This was one of my biggest bookish disappointments in recent years: I love the movie based on this book, but the inspiration for the film is so dull and dry.

5. Stealing Snow by Danielle Paige
The beginning of this YA novel had me completely hooked; a girl with psychological problems is locked up in a mental hospital, but then it became a cliche fantasy story.

6. Frozen Charlotte by Alex Bell
At first I was totally drawn in by this mysterious book, but sadly it became dull and repetitive, and not at all scary.

7. Barry Trotter and the Shameless Parody by Michael Garber
I first read this when I was just a kid after reading Harry Potter, and I thought it was quite funny, but my attempt at a re-read failed abysmally. It is honestly the biggest rip-off in history and not at all amusing.

8. Into the Water by Paula Hawkins
The Girl on the Train was one of my favourite thrillers, but Paula Hawkins second novel didn’t grip me from the beginning like her first. Perhaps I wasn’t really in the mood for a thriller and I’ll give it another go one day?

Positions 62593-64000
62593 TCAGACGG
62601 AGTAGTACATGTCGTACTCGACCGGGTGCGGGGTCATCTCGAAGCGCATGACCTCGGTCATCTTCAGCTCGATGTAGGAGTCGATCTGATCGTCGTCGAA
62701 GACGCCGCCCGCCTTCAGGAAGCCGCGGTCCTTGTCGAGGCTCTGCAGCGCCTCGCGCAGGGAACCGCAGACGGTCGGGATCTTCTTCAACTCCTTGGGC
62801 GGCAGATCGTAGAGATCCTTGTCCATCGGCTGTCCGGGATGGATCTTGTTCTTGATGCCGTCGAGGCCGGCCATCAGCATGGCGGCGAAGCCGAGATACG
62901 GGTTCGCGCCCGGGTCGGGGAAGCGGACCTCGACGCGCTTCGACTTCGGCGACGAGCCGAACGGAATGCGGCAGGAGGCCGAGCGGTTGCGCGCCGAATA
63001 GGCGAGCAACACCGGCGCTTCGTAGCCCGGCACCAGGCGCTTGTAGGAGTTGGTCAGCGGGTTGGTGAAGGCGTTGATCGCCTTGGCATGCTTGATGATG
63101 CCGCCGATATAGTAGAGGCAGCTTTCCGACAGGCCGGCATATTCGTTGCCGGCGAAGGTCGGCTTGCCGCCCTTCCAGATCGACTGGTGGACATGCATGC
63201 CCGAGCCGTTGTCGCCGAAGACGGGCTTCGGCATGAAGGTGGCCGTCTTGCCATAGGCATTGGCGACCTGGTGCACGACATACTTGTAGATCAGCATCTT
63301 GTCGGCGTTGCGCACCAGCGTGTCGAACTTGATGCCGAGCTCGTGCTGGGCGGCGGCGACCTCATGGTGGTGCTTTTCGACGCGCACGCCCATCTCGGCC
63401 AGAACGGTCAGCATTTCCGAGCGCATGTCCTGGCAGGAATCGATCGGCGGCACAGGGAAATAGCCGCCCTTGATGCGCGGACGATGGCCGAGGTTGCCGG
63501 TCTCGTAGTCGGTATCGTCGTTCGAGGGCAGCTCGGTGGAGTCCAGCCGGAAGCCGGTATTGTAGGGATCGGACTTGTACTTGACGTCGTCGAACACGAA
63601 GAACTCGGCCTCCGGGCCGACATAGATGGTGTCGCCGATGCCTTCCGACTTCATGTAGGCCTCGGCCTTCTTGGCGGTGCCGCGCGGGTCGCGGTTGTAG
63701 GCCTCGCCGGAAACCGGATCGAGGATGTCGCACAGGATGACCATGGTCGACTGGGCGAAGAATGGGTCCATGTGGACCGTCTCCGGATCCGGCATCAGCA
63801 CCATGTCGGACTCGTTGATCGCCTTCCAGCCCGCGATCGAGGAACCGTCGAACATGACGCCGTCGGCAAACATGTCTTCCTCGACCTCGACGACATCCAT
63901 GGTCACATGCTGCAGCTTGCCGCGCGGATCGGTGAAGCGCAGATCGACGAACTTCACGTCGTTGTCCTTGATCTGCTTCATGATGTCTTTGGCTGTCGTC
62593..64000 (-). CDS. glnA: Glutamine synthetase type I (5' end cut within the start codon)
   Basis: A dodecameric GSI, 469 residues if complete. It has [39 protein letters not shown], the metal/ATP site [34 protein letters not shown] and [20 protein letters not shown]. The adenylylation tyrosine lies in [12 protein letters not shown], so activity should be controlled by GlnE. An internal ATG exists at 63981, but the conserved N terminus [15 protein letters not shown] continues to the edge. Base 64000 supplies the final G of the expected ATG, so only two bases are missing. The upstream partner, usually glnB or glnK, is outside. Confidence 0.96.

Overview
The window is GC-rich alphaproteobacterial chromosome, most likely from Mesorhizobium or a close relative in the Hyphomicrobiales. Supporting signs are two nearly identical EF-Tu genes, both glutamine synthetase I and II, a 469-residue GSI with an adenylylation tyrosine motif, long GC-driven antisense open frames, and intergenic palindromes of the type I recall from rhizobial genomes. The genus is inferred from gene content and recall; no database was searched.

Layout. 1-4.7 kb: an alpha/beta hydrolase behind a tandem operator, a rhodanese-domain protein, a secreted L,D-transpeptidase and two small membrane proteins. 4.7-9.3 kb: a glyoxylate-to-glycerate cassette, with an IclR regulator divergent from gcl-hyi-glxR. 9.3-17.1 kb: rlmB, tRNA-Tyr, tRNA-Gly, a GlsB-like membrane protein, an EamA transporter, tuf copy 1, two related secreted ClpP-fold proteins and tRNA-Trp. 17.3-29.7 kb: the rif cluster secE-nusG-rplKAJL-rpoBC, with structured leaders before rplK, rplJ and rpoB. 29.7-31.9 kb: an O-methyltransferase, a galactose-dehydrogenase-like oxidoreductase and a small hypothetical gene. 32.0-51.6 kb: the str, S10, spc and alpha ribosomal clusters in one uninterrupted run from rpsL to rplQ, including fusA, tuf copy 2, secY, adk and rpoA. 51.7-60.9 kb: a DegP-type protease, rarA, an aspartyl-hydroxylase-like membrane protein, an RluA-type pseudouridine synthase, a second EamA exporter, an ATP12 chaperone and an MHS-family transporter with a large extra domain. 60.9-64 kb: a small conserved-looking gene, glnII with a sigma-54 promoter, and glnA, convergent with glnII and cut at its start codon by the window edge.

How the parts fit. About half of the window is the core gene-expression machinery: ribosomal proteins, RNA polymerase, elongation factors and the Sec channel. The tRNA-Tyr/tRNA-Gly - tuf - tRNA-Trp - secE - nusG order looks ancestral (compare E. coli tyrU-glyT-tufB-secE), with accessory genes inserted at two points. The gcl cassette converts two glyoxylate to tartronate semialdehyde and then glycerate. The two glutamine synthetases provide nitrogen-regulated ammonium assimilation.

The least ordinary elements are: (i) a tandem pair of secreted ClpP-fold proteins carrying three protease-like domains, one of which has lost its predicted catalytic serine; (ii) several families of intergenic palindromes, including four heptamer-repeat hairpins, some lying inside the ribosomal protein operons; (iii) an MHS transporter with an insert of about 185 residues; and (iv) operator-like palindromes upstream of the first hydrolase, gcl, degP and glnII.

9. No Middle Name by Lee Child
This is a collection of Jack Reacher short stories released in a bind-up for the first time; I read the first one and enjoyed it, but I’m somewhat worried about spoilers, so I think I’ll continue with the series before reading this anthology.

10. Thinking, Fast and Slow by Daniel Kahneman
Years ago I began reading this psychological book, and I was really enjoying it, but it’s something that requires intense concentration, and I just don’t have that to dedicate to a book right now. One day I will further my learning on this matter.

Top Ten Tuesday is a weekly meme over at That Artsy Reader Girl. Check out their blog and get involved!

For more content, visit @charlottebibliophile on Goodreads, Instagram and YouTube

Posted in General Musings

Wiping The Slate Clean (Unmarking As Currently Reading)

We are almost halfway through 2018, and my entire reading year has been shrouded in a deep reading slump. To put a number on it, in the first five months of 2018, I only read three books. Three. By way of comparison, in the same period in 2017, I read nineteen.

As with the 1st of any given calendar month, today’s blog post should be highlighting all the wondrous books I consumed in the previous month, but as with two of the past four months (February: On Not Reading; March: On (Continued) Reading Slumps), I have nothing to “wrap-up”.